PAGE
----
Shao Dongming is the CEO of Chinese property development company Dongding Investment, and he’s one of richest men in Shanghai.
He’s also known as the ‘red king of gambling,’ infamous for going to Macau and making multi-million dollar bets with abandon.
Unfortunately his luck has run out.
Shao is being investigated for corruption in the country’s ongoing, far-reaching anti-corruption campaign. Specifically, the government is looking into the $US160 million worth of gambling debts he’s racked up in Macau. According to reports, Shao refused to pay these debts when his creditors tried to call them in, and he reportedly even threatened representatives of his creditors with bodily harm.
His story is a reflection of a new China.
Two years ago, this probably wouldn’t have been a problem, but with a national anti-corruption campaign afoot in China — in which President Xi Jinping vowed to go after lowly “flies” and powerful “tigers” — and Macau’s casino industry going through a massive slow down, there is no longer any tolerance for the ‘red king’s’ excesses.
There’s also little tolerance for his pride. A report from China’s NDTV noted that Shao bragged that “anyone creating trouble for him would end up in jail.” He has close ties to the mayor of Shanghai, and he has held high-level positions within the Communist Party.
No matter. He’s still going to get a “stringent inspection,” according to the Party.
It’s about more than Shao
Now, the fact that Shao’s being targeted for corruption is not the only way his case reflects Xi’s new China. His investigation may spell more trouble for the country’s slowing housing market, and show that an already dire situation in Macau isn’t getting any better.
Overall, Shao’s business has seen better days. Chinese housing is facing its roughest patch since 2011. New home prices fell 5.1% in January from the same time the year before. In December that figure was 4.3%.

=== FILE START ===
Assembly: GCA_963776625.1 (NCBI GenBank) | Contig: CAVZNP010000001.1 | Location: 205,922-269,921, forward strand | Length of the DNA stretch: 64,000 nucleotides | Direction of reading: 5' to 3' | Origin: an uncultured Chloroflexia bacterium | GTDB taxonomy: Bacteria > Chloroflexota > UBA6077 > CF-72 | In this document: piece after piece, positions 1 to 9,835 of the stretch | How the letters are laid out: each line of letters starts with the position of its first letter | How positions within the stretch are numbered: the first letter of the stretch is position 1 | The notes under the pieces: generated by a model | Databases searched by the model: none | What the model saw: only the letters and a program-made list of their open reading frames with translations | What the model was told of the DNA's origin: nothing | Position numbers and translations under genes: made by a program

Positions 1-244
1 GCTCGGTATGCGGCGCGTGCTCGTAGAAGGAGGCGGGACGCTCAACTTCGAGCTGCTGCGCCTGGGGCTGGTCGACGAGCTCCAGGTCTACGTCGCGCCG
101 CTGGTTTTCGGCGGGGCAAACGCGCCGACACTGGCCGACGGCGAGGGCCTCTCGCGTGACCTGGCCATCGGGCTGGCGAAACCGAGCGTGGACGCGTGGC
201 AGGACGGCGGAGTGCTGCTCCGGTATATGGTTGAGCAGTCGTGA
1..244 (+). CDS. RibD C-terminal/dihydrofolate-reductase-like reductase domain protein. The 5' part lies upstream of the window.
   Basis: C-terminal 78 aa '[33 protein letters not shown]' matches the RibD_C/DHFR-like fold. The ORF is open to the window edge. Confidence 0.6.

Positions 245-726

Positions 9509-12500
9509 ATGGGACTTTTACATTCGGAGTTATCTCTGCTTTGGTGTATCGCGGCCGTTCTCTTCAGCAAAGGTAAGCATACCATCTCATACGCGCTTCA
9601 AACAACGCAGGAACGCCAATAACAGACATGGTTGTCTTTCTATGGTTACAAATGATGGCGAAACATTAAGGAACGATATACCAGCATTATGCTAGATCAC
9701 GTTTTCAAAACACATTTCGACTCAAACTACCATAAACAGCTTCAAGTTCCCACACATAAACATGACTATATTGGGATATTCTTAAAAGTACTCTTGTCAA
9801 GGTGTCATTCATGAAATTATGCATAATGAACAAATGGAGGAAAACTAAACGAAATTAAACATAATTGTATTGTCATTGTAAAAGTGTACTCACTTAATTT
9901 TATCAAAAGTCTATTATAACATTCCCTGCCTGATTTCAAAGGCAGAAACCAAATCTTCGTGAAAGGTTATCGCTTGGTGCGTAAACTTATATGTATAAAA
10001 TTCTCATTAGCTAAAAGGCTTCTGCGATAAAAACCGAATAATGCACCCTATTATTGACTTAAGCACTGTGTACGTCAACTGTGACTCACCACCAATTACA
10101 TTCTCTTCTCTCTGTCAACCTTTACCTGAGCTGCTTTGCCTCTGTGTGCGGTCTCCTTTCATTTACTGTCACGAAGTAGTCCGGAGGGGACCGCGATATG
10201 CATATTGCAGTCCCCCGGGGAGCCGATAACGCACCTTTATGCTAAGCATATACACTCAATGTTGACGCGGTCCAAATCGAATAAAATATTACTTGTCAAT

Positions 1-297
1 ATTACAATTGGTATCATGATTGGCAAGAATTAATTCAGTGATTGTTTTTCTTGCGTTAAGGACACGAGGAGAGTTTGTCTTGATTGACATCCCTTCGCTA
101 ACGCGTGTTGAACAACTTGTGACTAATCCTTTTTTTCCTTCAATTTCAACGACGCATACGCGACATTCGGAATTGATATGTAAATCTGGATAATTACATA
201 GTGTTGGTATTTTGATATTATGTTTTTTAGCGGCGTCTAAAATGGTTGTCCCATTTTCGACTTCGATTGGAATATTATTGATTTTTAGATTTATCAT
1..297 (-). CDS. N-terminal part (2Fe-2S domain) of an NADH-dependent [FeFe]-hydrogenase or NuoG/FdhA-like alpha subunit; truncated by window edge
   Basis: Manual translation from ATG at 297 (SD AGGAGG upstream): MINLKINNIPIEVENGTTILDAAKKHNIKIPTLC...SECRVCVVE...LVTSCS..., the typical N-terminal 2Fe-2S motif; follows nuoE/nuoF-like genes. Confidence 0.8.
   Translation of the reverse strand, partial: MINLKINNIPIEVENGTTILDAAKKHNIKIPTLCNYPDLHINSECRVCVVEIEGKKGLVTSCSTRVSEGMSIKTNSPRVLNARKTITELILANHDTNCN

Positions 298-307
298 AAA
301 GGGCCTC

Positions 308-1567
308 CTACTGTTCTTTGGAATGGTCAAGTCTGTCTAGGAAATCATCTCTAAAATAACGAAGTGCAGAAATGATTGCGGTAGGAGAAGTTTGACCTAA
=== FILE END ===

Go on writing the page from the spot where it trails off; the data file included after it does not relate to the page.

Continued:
Last month, massive property development company Kaisa defaulted, and now $US2 billion worth of its assets are frozen. Naturally, having a billionaire property developer under investigation won’t help matters.
As for Macau, the fact that Shao’s debts are being called in at all is a sign of weakness, especially for the island’s high roller segment. Coming off of the worst year since it opened to western casino operators, analysts think that the global gambling hub will continue to slow. Foot traffic is up slightly among retail gamblers, but it’s not nearly enough to make up for the loss of high rollers, who’ve been scared off by Xi’s corruption crack down.
Moreover, one would think Chinese New Year would be a boon for Macau, but it hasn’t been.
“Based on checks through February 22, we believe Chinese New Year (CNY) revenue trends have been soft todate. Our checks suggest that revenue trends in both the VIP and mass segments have been soft. Notably, there were a number of mass tables empty on the third and fourth days of CNY,” wrote Wells Fargo analyst Cameron McKnight in a recent note. “Continue to expect -35% to -45% growth for February.”
What’s more, reports indicate that the Chinese government is looking to cap the number of visitors to Macau — period. That means the end of the islands massive boom, and the beginning of what McKnight calls a “new normal.”
Oh and there’s this: “our analysis shows a 95% correlation between Chinese home price growth and VIP volume growth,” McKnight wrote in a note.
So if the ship starts to go down, it all goes down together.
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